A Building Crisis in Eastern Europe

Explaining the building tension between Russia, NATO, and Ukraine

NATO allies train together.


NATO allies train together.

Timothy Petrash, Staff Writer

Russia is massing troops on the Ukrainian border, tensions haven’t been this high since the Crimean annexation, what is the reaction and what could potential consequences be?

Russia and Ukraine have been in a years long conflict, politically spanning from 2014 to now. 

The Russian interests in the region have largely contributed to this conflict. Warm water ports, extremely fertile farming land, and east trade routes are just a few interests to list.

The Donbas Coldict, spanning from April 6th to now, has also been another point of contention as the Donbas separatists are Russian leaning, while Ukraine seeks deeper ties with the West.

But, a few days ago, President Voldymyr Zelenskiy revealed that Ukrainian intelligence had uncovered a Russian military plot against Ukraine. With a growing number of troops at the Russian border, this only flamed worries.

Ukraine has called for Western assistance as many Ukrainian officials and people worry about what could happen, resulting in the United States to say that serious consequences will result in a Russian offensive.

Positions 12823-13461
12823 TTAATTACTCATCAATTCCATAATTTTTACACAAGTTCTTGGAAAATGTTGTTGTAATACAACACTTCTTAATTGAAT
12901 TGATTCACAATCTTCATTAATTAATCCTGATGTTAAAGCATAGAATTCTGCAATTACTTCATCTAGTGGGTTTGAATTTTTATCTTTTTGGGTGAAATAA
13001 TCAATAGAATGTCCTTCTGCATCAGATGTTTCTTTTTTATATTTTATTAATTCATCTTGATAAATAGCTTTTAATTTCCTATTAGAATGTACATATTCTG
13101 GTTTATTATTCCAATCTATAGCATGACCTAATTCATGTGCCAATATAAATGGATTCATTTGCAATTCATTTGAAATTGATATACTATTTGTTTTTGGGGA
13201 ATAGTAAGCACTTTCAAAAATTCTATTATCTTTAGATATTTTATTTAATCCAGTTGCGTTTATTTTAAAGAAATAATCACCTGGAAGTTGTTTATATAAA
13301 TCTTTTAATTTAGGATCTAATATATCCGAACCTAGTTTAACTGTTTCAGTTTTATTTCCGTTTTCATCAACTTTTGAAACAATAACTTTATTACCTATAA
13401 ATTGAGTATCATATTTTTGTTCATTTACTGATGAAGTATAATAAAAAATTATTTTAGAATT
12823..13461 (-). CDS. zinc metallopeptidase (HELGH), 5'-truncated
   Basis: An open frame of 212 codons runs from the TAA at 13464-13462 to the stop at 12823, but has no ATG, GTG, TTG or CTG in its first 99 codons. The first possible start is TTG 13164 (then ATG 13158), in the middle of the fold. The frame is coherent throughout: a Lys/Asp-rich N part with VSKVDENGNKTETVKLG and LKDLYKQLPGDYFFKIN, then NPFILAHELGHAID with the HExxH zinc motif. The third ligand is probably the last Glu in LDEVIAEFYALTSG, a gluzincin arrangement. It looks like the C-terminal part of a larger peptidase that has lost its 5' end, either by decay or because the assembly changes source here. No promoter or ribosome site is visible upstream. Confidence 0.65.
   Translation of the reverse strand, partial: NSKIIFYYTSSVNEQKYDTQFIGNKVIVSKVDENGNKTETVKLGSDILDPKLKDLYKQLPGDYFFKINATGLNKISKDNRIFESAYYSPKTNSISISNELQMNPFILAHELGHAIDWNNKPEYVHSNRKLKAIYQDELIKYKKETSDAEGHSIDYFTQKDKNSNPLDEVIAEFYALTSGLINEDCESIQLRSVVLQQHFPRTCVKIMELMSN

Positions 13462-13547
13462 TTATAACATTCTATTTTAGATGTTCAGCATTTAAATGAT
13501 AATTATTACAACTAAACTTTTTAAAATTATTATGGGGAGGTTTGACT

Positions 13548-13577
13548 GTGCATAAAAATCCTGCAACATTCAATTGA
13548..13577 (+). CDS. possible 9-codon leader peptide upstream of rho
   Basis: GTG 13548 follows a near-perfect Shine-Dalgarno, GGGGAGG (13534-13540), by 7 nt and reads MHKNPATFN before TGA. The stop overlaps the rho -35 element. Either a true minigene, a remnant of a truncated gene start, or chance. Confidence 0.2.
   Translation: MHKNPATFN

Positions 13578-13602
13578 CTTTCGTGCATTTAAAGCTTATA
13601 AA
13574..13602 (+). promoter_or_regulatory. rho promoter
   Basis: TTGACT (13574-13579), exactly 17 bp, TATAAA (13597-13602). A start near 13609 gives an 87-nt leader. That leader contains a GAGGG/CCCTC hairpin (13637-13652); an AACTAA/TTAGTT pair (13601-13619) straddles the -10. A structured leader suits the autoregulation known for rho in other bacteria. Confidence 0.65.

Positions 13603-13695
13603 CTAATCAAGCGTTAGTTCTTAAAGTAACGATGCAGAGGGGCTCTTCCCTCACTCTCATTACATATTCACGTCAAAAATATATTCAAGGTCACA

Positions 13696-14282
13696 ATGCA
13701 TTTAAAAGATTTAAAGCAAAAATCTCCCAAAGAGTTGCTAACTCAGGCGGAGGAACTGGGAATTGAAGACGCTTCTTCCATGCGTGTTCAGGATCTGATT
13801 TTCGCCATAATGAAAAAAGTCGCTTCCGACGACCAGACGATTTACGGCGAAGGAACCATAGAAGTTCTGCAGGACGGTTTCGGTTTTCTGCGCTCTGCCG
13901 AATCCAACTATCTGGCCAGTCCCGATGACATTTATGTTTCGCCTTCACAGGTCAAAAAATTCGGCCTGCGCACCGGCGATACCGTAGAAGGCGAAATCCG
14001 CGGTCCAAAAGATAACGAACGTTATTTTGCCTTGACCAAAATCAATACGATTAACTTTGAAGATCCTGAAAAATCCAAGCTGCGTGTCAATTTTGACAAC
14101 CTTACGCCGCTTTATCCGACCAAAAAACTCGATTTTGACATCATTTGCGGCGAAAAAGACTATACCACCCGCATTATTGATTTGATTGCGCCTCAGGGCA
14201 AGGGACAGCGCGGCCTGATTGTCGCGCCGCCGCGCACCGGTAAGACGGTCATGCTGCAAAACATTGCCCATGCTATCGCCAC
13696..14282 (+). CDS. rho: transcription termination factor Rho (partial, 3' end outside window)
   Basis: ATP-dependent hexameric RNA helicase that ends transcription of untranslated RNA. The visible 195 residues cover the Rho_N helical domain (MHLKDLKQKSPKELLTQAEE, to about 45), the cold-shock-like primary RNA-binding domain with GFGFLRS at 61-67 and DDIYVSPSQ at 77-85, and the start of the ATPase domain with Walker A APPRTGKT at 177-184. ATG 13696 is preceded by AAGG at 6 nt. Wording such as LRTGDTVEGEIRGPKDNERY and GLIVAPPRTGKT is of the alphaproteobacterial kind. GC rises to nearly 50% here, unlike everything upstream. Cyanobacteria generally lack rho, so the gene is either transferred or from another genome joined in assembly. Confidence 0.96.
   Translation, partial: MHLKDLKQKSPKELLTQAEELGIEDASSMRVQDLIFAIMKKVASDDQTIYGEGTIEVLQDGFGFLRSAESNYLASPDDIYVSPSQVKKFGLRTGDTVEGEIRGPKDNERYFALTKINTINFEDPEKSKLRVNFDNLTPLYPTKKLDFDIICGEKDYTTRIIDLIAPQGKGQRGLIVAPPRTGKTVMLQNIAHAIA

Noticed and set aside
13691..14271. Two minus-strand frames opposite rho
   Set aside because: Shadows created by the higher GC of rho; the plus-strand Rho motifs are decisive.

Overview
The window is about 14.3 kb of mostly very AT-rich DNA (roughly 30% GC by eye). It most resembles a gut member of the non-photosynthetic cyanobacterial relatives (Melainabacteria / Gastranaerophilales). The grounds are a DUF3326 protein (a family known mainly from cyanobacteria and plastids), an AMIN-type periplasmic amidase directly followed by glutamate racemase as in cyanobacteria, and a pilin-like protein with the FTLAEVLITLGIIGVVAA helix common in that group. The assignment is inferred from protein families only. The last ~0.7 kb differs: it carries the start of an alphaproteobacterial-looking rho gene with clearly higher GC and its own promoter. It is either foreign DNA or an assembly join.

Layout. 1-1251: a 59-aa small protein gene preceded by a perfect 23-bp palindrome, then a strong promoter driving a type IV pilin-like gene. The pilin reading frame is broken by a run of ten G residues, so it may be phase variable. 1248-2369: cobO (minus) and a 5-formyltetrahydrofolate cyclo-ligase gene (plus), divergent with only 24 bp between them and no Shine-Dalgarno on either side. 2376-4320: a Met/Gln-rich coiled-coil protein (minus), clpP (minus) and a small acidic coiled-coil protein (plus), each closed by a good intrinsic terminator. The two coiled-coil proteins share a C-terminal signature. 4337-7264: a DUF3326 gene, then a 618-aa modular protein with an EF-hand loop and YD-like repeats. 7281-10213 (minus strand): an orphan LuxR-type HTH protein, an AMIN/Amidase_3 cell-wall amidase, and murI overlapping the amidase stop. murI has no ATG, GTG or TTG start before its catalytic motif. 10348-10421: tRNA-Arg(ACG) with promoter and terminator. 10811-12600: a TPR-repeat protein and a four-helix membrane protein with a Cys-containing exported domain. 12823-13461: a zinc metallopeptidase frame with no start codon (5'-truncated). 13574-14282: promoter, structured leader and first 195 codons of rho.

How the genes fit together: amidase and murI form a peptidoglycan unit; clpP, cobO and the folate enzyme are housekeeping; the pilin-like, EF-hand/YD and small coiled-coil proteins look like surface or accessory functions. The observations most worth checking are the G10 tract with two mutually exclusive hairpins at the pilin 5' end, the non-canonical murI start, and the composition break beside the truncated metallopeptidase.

While there is still uncertainty of what other Western countries stance on this may be, it is clear that a Russian offensive attack against Ukraine could have very bad consequences.

Russia would have control over a large portion of all European food production, the offensive could decimate Ukrainian infrastructure, and it could lead to other Eastern European countries reacting militarily.

Russia has denied the accusation of an invasion plot, but the situation still stands to be one of dangerous tension as Putin continues to push a Pan-Slavist ideology and warns NATO not to cross the Ukrainian “red-lines.”

While much speculation surrounds this issue, one thing is clear: channels of negotiation must be opened to come to a resolution of de-escalation.